21. ^ Corkill, Edan. "Aussie geisha speaks out". The Japan Times. The Japan Times. Retrieved 28 September 2011.
  22. ^ Bunny, Bissoux (October 2017). "A day in the life of a geisha". Tokyo Weekender Magazine: 24, 25.
  23. ^ Sayuki. "Getting to be a Geisha". The Mainichi Daily News. Japan: The Mainichi Newspapers. Archived from the original on 8 September 2011. Retrieved 26 November 2014.
  24. ^ a b c Romero, Tim (22 November 2016). "Will Japan's Geisha Survive the Digital Age? – Disrupting Japan". Disrupting Japan. Archived from the original on 27 September 2017. Retrieved 27 September 2017.
  25. ^ 外国人芸者の独立ダメ...業界組合「想定外」と困惑 [Foreign geisha denied independence - Association uneasy at unexpected turn of events]. Sponichi Annex (in Japanese). Japan: Sports Nippon Newspapers. 6 June 2011. Archived from the original on 10 August 2011. Retrieved 5 August 2011.
  26. ^ a b c Novick, Anna (7 June 2011). "Foreign Geisha's Future Uncertain". The Wall Street Journal: Japan Realtime. Dow Jones & Company. Retrieved 14 July 2011.
  27. ^ 外国人芸者 独立はダメ 浅草の組合「想定外」 [Foreign geisha denied independence - Association talk of ‘unexpected events’]. Tokyo Shimbun (in Japanese). Japan: Tokyo Shimbun. 7 June 2011. Archived from the original on 7 June 2011. Retrieved 28 August 2016.
  28. ^ Ryall, Julian (4 June 2011). "First ever Western geisha leaves the 'sisterhood'". The Telegraph. Japan: Telegraph Media Group Limited. Retrieved 6 June 2011. Oxford-educated Fiona Graham, 47, was the only foreigner in 400 years to be accepted into the ranks of the geisha
  29. ^ Wallace, Rick (6 June 2011). "Aussie Geisha Fiona Graham rejects reports she's split with Asakusa Geisha Association". The Australian. Australia: News Limited. Retrieved 29 June 2011.
  30. ^ "Sayuki The First Western Geisha Appears at Hyper Japan 2013" (PDF). Hyper Japan. 2013. Archived from the original (pdf) on 22 April 2014. Retrieved 9 November 2015.
  31. ^ "The Western woman who became a geisha". thenational.ae. Retrieved 5 December 2014.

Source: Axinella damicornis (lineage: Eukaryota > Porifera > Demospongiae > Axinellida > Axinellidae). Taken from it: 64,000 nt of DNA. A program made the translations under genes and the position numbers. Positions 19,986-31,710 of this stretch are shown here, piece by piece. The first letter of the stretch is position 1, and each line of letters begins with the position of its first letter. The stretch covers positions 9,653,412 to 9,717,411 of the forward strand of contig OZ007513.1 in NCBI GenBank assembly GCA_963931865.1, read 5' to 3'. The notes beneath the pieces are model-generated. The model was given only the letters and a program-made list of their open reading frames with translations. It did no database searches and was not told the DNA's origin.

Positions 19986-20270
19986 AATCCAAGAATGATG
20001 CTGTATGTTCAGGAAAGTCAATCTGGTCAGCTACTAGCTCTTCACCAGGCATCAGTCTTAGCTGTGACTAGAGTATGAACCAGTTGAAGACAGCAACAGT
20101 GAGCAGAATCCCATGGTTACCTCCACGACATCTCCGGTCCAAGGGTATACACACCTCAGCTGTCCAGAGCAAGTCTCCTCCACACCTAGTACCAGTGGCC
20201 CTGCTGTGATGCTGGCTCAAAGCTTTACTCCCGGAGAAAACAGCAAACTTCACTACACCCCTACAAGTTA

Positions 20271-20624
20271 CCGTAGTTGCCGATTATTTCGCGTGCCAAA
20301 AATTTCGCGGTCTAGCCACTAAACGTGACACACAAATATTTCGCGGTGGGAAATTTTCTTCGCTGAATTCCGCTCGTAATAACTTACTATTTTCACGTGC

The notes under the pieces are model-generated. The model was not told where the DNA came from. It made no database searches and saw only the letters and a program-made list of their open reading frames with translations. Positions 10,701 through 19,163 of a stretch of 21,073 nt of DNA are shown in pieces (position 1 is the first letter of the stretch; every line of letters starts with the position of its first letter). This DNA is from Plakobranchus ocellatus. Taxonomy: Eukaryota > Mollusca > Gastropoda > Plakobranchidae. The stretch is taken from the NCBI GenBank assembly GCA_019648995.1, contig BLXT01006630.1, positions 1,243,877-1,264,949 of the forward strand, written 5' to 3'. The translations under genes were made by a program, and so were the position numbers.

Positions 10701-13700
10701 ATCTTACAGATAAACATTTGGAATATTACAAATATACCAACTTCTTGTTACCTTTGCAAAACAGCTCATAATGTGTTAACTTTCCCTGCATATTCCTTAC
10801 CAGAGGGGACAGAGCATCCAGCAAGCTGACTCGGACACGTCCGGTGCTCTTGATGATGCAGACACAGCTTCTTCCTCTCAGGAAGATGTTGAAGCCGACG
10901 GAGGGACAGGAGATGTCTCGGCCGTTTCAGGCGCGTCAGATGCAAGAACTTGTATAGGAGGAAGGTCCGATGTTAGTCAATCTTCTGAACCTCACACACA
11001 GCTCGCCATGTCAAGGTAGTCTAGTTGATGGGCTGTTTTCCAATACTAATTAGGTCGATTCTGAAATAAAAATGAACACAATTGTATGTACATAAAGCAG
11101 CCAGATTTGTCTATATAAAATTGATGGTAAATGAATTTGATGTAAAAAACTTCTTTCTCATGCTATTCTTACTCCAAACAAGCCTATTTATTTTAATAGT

32. ^ "Meet Sayuki, the world's first western geisha". Metro. United Kingdom: Associated Newspapers Limited. 25 July 2013. Retrieved 13 November 2014.
  33. ^ "花柳界初 外国人芸者 紗幸 好きこそ物の上手なれ". jukushin.com. Retrieved 5 December 2014.
  34. ^ "The Western woman who became a geisha". Tokyo: The National. Retrieved 2014-11-14.
  35. ^ "Archive copy". wikiwix.com. Archived from the original on 23 November 2014. Retrieved 5 December 2014.CS1 maint: Archived copy as title (link)
  36. ^ Lucas-Hall, Renae. "Sayuki Ushers the Japanese Geisha into the 21st Century". cherryblossonstories.com.
  37. ^ "Turning Japanese: the first foreign geisha". The Independent. 24 January 2008.
  38. ^ Corkill, Edan (2008-06-29). "Sayuki: Aussie geisha speaks out". The Japan Times Online. ISSN 0447-5763. Retrieved 2018-04-23.
  39. ^ Haworth, Abigail (9 November 2009). "Meet Japan's First Western Geisha". Marie Claire. Hearst Communication. Retrieved 5 August 2011.
  40. ^ "Lisa Ling goes inside the world of a modern geisha and a real-life nunnery". Oprah.com. Harpo Productions. 9 February 2010. Archived from the original on 10 February 2010. Retrieved 5 August 2011.
  41. ^ Scott, Lisa (25 July 2013). "Meet Sayuki, the world's first western geisha". Metro. Associated Newspapers Ltd. Retrieved 18 April 2015.
  42. ^ 150 Years Anniversary of the Establishment of Diplomatic Relations between Switzerland and Japan, Sayuki.net, 12 December 2014.
  43. ^ Irvine, Dean (2 February 2015). "'A beautiful life': The Australian woman who became a geisha". Cable News Network. Turner Broadcasting System. Retrieved 18 April 2015.
  44. ^ Sanma’s Tenshoku DE Tenshoku, Sayuki.net, 27 May 2015.
  45. ^ Sayuki: Being a gaijin geisha isn’t easy – but it can be fun, Metropolis, 3 June 2016.
  46. ^ 61: Will Japan’s Geisha Survive the Digital Age?", Disrupting Japan, 22 November 2016.
  47. ^ 紗幸さんの日本に住む理由とは?「メルボルン出身 芸者」 "What is the reason for Ms. Sayuki living in Japan? "Melbourne-born geisha"", Daily Motion, December 2016.
  48. ^ "Geishas 'millennials'", La Vanguardia, 28 May 2017.
  49. ^ Bunny Bissoux, "A Day in the Life of a Geisha", Tokyo Weekender, 14 October 2017.
  50. ^ "La vita segreta di Asaka, apprendista geisha".
  51. ^ "The mysterious world of the geisha". RN. ABC. 12 January 2015. Retrieved 22 April 2015.

External links[edit]